State of the World's Forests 2003: Assistant Director-General of the FAO Forestry Department Hosny El-Lakany presented highlights from the State of the World’s Forests Report (SOFO 2003). He informed delegates that the publication contained contributions from International Governmental Organizations (IGOs), Non-Governmental Organizations (NGOs) and individuals in their personal capacities. With regard to agricultural expansion and deforestation he said that agricultural land is expanding in 70% of countries worldwide and declining in 25%. In two-thirds of the countries where agriculture is expanding, forest area is decreasing. In 60% of the countries where agriculture is decreasing, forest areas are increasing. El-Lakany also highlighted challenges facing developing countries with low forest cover and SOFO 2003’s identification of causes and effects of forest degradation, commonalities and potential ways forward, including integrated and holistic approaches, alternative incomes for rural people, communication and information sharing, and the use of treated wastewater. On decentralization, he mentioned that over 80% of developing countries and countries with economies in transition were experimenting with decentralization. SOFO 2003 reviews recent means of effective cooperation between governments, private industries and NGOs to curb illegal logging and corruption.
The recent Forestry Outlook Study for Africa (FOSA), which is based on 32 country reports from Africa, indicates that public expenditure often less than 1%. Investments lag behind inflation, with most domestic expenditure directed to staff costs. Finally, SOFO 2003 highlights the importance of international forestry dialogue and the role of the National Forest Programme Facility regarding capacity-building and knowledge management, and forest-related decisions emerging from the World Summit on Sustainable Development (WSSD).
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The Chairman invited comments from delegates. Senegal said there was a lack of adequate access to information. The European Union, Brazil, Malaysia and Kenya requested that in future the SOFO Report be distributed prior to COFO. Brazil and Malaysia raised concerns regarding the Report’s definition of illegal logging. Brazil shared progress on its national development for SFM, including the launch in 2000 of its national forest program, involving he said, wide stakeholder participation. Sharing thoughts on its long-term ecological challenges, the US commended the report’s focus on, inter alia: Criteria and Indicators (C&I) for SFM; collaborative and regional processes; importance of fresh water; and inclusion of the social sciences, such as participation and governance in SFM. He stressed the importance of global collaborative partnerships, such as the Congo Basin Initiative. Guatemala said that it had experienced a lack of international support for the inclusion of forestry in development programs and stressed the need for inter-sectoral links. Lebanon noted its commitment to SFM and highlighted the importance of FAO’s expertise on pest control. The Republic of the Congo said the FAO should play a leading role in all aspects of SFM including C&I and forest certification. Iran said specific challenges facing the low forest cover countries (LFCCs), such as subsistence dependency on forests, were not considered in the Report. Rwanda emphasized the need to identify alternative energy sources and the importance of forests in generating livelihood and battling poverty, and provided data on its reforestation activities in the last decade. Egypt underlined the importance of water and use of treated wastewater as social and economic factors in forest management, and called for COFO’s attention to recommendations for the Mediterranean region. Kenya welcomed the compilation of material in FOSA; called for follow-up action; and emphasized concerns over illegal forest activities domestically and internationally.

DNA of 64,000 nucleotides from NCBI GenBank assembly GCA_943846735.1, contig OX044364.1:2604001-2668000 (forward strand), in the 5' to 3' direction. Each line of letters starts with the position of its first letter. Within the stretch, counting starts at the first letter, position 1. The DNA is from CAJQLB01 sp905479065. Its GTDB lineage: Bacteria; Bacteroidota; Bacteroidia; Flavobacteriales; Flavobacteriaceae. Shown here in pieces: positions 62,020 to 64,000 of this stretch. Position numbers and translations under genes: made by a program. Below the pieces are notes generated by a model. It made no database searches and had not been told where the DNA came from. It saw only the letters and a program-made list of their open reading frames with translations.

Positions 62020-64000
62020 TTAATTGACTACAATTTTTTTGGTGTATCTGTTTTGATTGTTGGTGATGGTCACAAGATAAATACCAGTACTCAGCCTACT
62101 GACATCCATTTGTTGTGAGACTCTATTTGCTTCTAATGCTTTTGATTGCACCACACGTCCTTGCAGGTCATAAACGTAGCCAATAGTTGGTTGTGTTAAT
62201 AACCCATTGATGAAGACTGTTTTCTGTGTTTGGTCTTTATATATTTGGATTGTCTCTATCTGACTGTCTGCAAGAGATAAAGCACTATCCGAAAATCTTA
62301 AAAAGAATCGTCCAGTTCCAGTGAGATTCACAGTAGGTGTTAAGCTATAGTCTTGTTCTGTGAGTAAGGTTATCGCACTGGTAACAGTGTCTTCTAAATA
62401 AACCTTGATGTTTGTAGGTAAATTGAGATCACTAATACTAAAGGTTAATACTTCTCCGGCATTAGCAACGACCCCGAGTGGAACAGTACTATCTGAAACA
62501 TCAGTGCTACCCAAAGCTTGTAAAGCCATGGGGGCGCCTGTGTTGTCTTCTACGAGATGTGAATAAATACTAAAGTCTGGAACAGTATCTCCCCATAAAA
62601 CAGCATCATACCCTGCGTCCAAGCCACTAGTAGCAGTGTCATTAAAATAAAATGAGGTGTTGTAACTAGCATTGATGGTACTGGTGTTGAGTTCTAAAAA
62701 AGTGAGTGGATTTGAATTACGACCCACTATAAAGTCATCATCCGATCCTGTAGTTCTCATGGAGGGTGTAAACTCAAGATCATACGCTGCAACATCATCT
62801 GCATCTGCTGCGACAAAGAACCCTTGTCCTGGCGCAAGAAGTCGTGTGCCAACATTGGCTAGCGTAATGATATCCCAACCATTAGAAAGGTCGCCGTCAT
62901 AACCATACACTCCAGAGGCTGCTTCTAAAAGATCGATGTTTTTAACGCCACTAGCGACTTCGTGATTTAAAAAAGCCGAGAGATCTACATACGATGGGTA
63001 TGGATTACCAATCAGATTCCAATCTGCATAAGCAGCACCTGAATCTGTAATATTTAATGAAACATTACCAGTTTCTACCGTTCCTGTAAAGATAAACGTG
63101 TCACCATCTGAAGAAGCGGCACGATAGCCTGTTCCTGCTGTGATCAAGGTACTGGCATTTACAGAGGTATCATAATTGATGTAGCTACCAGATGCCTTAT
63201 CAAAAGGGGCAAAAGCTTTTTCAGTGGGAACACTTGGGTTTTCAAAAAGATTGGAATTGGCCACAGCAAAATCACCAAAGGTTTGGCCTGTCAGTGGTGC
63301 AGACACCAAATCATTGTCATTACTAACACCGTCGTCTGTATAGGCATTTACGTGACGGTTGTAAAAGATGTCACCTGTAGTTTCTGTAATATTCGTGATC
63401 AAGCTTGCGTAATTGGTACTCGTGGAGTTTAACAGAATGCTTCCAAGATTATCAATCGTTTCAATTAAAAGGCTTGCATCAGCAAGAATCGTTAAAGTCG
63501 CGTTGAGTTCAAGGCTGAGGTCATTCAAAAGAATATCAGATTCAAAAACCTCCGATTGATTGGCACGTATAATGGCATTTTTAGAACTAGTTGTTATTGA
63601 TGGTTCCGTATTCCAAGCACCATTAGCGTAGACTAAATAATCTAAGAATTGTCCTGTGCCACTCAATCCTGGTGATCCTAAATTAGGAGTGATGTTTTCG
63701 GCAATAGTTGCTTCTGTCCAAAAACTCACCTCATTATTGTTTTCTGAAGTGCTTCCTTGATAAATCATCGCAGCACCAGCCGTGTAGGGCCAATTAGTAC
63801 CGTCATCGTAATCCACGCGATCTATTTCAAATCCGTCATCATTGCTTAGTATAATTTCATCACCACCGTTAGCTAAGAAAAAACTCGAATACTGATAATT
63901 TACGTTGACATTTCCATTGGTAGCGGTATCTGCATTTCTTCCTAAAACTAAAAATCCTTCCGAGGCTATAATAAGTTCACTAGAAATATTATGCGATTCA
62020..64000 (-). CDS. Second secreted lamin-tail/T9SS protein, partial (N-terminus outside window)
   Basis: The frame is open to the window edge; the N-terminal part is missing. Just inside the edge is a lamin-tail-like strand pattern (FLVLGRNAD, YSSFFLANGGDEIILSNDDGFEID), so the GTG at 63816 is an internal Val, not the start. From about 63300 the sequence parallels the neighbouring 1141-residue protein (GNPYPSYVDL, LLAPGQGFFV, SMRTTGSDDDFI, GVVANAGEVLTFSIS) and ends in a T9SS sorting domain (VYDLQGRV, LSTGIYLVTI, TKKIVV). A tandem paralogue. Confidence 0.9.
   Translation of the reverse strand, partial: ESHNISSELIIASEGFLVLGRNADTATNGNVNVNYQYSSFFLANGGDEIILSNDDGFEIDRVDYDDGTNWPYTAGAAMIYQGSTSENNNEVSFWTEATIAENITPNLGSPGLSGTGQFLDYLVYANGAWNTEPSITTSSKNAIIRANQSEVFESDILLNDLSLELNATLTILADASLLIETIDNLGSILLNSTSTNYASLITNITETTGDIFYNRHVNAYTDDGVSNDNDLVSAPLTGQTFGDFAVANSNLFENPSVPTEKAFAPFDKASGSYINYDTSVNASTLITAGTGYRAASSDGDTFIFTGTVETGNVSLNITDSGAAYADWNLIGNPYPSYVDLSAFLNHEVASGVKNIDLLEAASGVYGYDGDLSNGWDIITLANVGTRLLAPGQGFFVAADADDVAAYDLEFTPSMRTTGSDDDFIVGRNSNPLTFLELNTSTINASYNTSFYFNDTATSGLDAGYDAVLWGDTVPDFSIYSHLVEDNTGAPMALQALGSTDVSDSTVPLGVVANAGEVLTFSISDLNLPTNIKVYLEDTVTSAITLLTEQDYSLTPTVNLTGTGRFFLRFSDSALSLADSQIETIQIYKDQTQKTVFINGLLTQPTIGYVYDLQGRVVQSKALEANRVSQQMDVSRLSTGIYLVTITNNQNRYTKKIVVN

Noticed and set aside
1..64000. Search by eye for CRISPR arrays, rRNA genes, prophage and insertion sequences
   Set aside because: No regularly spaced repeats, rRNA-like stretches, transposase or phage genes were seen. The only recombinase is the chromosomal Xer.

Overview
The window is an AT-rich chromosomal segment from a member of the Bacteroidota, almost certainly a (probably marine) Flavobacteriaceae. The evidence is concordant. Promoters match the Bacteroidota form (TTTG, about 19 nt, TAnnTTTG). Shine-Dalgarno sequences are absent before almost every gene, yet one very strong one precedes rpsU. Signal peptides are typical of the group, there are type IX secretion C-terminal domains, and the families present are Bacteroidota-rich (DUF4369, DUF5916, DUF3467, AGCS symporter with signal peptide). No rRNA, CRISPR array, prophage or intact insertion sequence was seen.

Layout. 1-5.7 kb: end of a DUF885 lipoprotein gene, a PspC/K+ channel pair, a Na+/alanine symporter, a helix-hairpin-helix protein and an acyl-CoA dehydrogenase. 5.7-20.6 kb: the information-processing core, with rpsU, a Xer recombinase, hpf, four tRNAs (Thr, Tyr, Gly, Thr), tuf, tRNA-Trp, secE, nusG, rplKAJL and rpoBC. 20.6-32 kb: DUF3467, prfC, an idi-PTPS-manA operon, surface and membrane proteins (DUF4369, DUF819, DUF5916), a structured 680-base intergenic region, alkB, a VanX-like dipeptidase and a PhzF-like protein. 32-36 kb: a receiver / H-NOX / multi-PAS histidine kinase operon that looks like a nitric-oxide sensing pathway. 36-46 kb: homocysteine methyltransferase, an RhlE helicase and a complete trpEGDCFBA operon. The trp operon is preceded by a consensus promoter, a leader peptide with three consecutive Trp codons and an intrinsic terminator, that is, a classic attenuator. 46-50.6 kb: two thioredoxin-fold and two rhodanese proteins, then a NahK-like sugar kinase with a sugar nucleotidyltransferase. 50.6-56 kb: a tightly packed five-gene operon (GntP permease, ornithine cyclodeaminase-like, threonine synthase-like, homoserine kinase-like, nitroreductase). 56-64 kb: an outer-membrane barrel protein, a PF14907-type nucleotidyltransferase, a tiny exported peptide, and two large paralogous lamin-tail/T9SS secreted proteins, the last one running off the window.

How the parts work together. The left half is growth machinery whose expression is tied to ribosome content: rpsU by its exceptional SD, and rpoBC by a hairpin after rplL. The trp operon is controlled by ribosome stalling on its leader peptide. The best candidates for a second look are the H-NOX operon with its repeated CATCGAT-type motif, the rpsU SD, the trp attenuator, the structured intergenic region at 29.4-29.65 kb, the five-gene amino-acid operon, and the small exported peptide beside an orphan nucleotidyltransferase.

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Assistant Director-General El Lakany expressed regret at the inevitable delay in the production of SOFO as an up-to-date document. He noted the difficulty in verifying conflicting figures within one country and invited authenticated corrections. In response to Brazil and Malaysia he said that SOFO raised issues of international significance. He expressed gratitude for support of the national forest program. He said that FAO would try to report periodically on national experiences regarding water.
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